THERE'S a lot of hype in Canberra about the spectacular Floriade and Enlighten Festivals, but there's a fabulous festival flying under the radar that's arguably even more fascinating.
The Canberra and Region Heritage Festival - now in its 39th year - digs into the history and secrets of the region in some interesting and unexpected ways.
Discovering underground war trenches, donning your glad rags for a Roaring Twenties revival or fossicking for fossils are just a few of the hugely diverse range of workshops, tours, walks and talks taking place.
The festival runs for three weeks from April 9-May 1, complementing the broader Australian Heritage Festival with its myriad events across the nation.
With this year's theme of Curiosity, the festival is all about delving a little deeper into the region's places and stories, including Braidwood, Yass and neighbouring shires.
Boasting more than 150 separate events, it covers a lot of ground.
Festival director Linda Roberts, who's been running the event for 13 years, is constantly surprised by the eclectic range of activities.
"There's really something for everyone, and always something new to discover," she said.
You can, for example, learn how Czech immigrants extracted oil from eucalyptus leaves for distilling, explore astrophotography or cast some light (literally) on people and their stories in a stroll around the city.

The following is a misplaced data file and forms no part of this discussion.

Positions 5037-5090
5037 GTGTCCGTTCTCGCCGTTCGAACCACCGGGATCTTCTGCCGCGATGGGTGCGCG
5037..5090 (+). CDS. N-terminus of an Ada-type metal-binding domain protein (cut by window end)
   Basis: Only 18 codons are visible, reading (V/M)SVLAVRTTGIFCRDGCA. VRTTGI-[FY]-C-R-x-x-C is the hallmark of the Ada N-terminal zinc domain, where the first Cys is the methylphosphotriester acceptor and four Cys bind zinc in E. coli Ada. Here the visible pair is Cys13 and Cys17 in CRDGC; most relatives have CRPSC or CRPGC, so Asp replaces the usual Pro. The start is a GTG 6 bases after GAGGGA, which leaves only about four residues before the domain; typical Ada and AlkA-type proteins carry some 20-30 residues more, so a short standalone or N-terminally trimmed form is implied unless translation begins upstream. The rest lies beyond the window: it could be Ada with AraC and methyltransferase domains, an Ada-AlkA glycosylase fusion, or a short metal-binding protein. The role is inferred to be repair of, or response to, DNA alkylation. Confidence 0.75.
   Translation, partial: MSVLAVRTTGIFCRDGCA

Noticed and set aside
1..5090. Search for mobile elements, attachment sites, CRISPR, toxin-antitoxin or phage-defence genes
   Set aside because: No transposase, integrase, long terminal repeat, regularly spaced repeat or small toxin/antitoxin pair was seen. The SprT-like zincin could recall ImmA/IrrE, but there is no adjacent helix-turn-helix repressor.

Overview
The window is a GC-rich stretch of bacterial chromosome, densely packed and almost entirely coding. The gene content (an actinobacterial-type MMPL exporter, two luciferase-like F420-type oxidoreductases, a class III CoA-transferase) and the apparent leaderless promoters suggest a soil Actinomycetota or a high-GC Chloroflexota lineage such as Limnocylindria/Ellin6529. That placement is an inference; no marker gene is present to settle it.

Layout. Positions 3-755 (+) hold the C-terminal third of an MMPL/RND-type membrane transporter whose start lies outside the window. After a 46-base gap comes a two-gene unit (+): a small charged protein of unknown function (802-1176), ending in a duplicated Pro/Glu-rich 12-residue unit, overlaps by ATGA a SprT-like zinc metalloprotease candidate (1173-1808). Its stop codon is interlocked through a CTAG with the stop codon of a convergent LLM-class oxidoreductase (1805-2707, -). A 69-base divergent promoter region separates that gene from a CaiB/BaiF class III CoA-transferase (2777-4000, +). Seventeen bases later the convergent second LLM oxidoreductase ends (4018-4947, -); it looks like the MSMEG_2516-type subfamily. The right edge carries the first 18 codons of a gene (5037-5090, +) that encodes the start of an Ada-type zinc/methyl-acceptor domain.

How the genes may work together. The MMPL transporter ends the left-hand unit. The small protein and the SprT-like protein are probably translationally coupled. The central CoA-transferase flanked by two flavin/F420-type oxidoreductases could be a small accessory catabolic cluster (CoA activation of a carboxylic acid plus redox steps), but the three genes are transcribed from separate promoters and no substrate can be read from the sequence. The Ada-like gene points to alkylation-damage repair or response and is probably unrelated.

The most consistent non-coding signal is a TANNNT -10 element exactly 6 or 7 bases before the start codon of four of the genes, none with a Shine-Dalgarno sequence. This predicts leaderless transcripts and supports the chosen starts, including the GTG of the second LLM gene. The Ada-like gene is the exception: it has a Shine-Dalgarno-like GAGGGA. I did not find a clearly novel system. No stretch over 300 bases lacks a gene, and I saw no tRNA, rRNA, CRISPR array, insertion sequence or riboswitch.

Walkers might like to explore the suburbs and the secrets they contain, perhaps in the company of a historian or architect, or trace the footsteps of former prime ministers Curtin and Chifley.
Those with family heirlooms can learn how to manage moths and other infestations at home that put treasures at peril. There's also a workshop aimed at preventing loss of valuables in the case of a disaster.
Those who like to snoop will enjoy the behind-the-scenes access to some of Canberra's architectural gems not usually open to the public.
There's an opportunity to explore the modernist Robin Boyd-designed family home of historian Manning Clarke and his linguist/historian wife Dymphna, or the historic homestead of Cuppacumbalong on the once-rural southern outskirts of Canberra.
For lovers of engineering, there's a chance to look at the workings of the dam that created Lake Burley Griffin and to get inside Scrivener Dam without getting wet.
Participants can learn about Aboriginal culture and the Ngunnawal people who first inhabited the area, perhaps by exploring local native bush foods and plants and learning how to avoid "deadly discoveries", or by exploring a pre-European ecosystem.
Art lovers who've ever noticed the stone artworks around Reconciliation Place in the Parliamentary Triangle can uncover the mystery of the stones and the stories and totems carved into them.
The festival will be bookended by two major events. It begins with an open day at Duntroon Dairy, believed to be the oldest surviving building in the ACT and a reminder of farming days past, and ends with a bang with Harvest Day at Lanyon Homestead with picnics, music, market stalls and workshops galore.
For those interstate or who prefer the comfort of a couch, a range of activities will be held online.
For more information call (02) 6205-0255 or click HERE.